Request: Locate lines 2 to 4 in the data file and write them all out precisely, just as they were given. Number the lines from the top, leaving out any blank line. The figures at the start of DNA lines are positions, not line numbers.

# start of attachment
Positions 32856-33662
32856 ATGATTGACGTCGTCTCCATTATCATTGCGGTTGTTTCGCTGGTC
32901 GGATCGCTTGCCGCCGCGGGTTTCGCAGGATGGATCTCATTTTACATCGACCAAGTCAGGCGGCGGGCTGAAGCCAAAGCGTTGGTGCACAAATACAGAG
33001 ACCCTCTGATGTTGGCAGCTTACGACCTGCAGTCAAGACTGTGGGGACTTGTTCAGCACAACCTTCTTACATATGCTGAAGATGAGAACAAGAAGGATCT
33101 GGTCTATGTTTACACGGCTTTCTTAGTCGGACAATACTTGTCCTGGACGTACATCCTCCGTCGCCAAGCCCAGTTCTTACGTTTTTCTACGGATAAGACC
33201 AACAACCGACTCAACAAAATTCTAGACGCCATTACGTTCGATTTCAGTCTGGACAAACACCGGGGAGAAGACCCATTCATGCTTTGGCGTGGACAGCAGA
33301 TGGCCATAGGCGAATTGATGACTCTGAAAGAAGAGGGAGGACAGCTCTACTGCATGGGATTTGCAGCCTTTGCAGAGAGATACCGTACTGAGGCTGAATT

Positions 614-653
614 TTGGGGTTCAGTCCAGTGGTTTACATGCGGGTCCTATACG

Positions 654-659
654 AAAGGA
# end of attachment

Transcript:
32856 ATGATTGACGTCGTCTCCATTATCATTGCGGTTGTTTCGCTGGTC
32901 GGATCGCTTGCCGCCGCGGGTTTCGCAGGATGGATCTCATTTTACATCGACCAAGTCAGGCGGCGGGCTGAAGCCAAAGCGTTGGTGCACAAATACAGAG
33001 ACCCTCTGATGTTGGCAGCTTACGACCTGCAGTCAAGACTGTGGGGACTTGTTCAGCACAACCTTCTTACATATGCTGAAGATGAGAACAAGAAGGATCT